It is time for a sea change in whose experiences are centered and who gets to see themselves as the subjects of history, not the objects of history
Jeremy O. Harris is one of a generation of black writers who are unabashedly radical and fearlessly experimental. And that those two things are not in opposition to each other. They are the same thing. The radicalism is an aesthetic radicalism at the same time. That’s the most thrilling thing happening in the American theater right now. I think it’s going to affect all of us in ways that none of us can really predict.
Is there any chance in the future that we’ll see a production of say “Dutchman” or “Blues for Mister Charlie?”
Yes. I’ve been spending a lot of time with James Baldwin recently, as I hope everybody in America is rediscovering Baldwin. I’ll be shocked if we don’t have some news on that front.
(The questions that follow are from other ATCA members)
Any comments on the model suggested by the American Shakespeare Center of hiring and paying a company of theater, artists, and administrators so everyone has a reliable source of income and benefits?
“The nonprofit movement supports administrators…but it doesn’t support theater artists. It’s insane.”
When the nonprofit movement was started, it was founded to provide a home for artists, with acting companies. For economic reasons primarily, that’s disintegrated. Now the nonprofit theater movement supports tens of thousands of people with middle-class living and almost none of them are artists. It supports administrators, marketing folks, development folks. But it doesn’t support theater artists. It’s insane. We’ve allowed that to happen by drifting along with the rest of the country and the rightward shift of the last 40 years.
We are fighting very hard that the whatever new relief package passes for the theater it’s got to not just be for the staff, but for the independent contractors who make up our workforce — actors, designers, stage managers, running crews.
“We have to stress that everybody can make theater”
Do you think that a focus on the arts at the same intensity as the focus on sports could shift the balance of funding?
My friend Ben Cameron, who used to run TCG, used to say you could trace the explosion of sports attendance to Kennedy’s physical fitness program in the early Sixties. Once it became a national mandate for everybody to participate in exercise and sports as kids, all these people grew up to be the audiences for professional sports.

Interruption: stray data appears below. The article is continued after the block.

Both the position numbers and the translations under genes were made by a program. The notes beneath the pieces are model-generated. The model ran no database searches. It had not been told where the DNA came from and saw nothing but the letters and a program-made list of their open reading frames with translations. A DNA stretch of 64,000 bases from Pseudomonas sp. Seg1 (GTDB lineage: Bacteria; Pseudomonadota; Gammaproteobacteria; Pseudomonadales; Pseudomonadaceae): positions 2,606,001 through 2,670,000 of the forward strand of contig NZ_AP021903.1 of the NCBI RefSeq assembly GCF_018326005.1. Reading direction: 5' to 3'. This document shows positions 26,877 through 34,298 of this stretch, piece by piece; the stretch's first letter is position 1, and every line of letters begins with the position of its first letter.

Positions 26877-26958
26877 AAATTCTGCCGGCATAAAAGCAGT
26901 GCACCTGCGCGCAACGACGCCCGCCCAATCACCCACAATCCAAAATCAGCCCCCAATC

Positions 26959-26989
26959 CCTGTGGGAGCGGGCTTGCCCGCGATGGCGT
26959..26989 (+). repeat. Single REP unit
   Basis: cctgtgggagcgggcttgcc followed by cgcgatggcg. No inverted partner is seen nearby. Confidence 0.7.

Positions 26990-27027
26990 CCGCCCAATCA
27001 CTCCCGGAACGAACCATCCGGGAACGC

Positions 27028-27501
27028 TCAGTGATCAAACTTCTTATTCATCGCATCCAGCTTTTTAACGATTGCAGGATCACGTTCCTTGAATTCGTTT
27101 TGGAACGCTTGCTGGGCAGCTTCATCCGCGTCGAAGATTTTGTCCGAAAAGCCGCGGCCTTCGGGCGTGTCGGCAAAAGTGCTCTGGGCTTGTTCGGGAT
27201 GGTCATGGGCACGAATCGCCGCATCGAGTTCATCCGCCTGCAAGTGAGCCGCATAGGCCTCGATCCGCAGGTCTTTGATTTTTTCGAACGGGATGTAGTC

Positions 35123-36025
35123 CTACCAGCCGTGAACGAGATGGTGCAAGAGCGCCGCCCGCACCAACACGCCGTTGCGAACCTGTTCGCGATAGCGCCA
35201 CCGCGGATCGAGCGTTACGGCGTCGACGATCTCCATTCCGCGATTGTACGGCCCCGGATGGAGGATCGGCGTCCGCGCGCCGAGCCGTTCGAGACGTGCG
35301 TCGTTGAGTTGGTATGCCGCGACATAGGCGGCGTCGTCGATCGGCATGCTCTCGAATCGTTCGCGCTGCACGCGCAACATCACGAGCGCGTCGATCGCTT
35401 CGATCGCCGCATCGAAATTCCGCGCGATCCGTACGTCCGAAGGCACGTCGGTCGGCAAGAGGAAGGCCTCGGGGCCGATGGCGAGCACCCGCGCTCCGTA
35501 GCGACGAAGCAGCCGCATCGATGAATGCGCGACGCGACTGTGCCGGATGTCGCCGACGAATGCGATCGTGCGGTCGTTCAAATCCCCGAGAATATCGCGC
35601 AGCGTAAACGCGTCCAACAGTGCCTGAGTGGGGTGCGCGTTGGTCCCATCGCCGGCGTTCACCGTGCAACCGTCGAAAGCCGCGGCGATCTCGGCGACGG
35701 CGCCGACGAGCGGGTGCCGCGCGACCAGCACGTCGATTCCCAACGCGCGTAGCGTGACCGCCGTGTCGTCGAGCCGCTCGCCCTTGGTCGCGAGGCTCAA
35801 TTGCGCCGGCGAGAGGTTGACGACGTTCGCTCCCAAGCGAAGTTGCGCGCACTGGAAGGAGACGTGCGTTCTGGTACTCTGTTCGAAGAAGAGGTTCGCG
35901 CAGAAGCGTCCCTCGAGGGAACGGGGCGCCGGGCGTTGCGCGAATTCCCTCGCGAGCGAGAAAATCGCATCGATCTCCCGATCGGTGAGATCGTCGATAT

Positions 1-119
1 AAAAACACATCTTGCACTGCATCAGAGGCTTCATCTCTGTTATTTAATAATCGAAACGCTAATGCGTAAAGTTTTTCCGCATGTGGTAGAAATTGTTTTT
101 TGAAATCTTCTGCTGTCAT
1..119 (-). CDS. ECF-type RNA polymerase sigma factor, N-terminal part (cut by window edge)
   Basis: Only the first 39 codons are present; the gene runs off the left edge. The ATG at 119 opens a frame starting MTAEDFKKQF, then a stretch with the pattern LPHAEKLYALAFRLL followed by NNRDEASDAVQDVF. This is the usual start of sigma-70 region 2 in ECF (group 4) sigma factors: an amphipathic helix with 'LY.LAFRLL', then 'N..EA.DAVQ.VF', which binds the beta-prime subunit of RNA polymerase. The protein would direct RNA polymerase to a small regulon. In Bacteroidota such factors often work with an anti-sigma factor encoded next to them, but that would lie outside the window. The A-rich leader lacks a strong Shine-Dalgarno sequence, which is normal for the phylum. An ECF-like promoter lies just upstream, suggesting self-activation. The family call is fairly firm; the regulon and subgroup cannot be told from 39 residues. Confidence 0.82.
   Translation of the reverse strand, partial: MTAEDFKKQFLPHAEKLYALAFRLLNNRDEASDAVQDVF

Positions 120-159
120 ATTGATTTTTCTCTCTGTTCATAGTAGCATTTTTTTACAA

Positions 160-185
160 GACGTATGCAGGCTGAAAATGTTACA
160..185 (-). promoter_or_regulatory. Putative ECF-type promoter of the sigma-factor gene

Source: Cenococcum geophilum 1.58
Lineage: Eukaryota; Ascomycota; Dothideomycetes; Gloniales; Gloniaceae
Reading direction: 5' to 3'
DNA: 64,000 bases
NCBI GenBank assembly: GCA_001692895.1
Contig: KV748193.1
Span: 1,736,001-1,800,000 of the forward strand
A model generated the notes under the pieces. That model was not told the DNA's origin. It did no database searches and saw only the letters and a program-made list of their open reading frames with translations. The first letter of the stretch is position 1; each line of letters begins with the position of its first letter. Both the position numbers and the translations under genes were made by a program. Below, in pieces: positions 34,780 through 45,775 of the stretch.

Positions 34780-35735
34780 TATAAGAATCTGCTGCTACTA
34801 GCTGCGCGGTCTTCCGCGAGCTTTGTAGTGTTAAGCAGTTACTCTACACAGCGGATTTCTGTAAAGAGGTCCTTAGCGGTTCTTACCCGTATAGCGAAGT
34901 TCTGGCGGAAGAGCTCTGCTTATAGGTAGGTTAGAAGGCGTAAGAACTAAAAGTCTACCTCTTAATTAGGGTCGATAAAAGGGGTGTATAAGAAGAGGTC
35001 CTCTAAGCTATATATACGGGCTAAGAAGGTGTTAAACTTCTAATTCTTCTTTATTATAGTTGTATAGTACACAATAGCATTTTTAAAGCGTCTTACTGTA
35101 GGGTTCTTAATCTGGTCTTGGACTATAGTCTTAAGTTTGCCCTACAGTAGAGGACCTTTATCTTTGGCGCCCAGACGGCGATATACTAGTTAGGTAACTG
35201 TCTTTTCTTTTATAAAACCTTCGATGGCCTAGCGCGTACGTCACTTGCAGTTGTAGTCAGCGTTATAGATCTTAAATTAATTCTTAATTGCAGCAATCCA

Now that may be a slightly romantic telling of the story. But I think there’s a key there. We have to stress that everybody can make theater. Some of us who are professionals are lucky enough to spend all day every day doing it. But that’s not because we’re artists and other people aren’t; everybody has the ability to perform. Aristotle said imitation is the earliest and most pleasurable form of learning. And that’s what we do. We imitate, we act.
And so somehow harnessing people, not just to appreciate what the professionals do, but to continue past school participating in the art form not just as consumers, is going to be key to the future.
I’m so glad that Hamilton is streaming on Disney, and What the Constitution means to Me is on Amazon Prime. (But it’s) proselytizing audiences through other forms. What can we do to shake that up?
COVID has shaken it up. In the first week, the pandemic, I’m one of those people who stood in front of a camera and announced that we are not a television studio. We are not a film studio. We do live theater. Master thespian. And about two weeks after that, I realized what an idiot I was, that it was not my job to defend why we couldn’t do our art form. It was my job to try and achieve the mission of the theater through any means available to me. Which meant digital. So in the time since, we’ve done Zoom plays, we’ve done radio plays. We’ve made a film. We’ve done live streaming from Joe’s Pub. We’ve done all of these different digital things.
We have been viewed in 50 countries around the world and in every state of the union. And in numbers that dwarfs what we could fit inside a theater.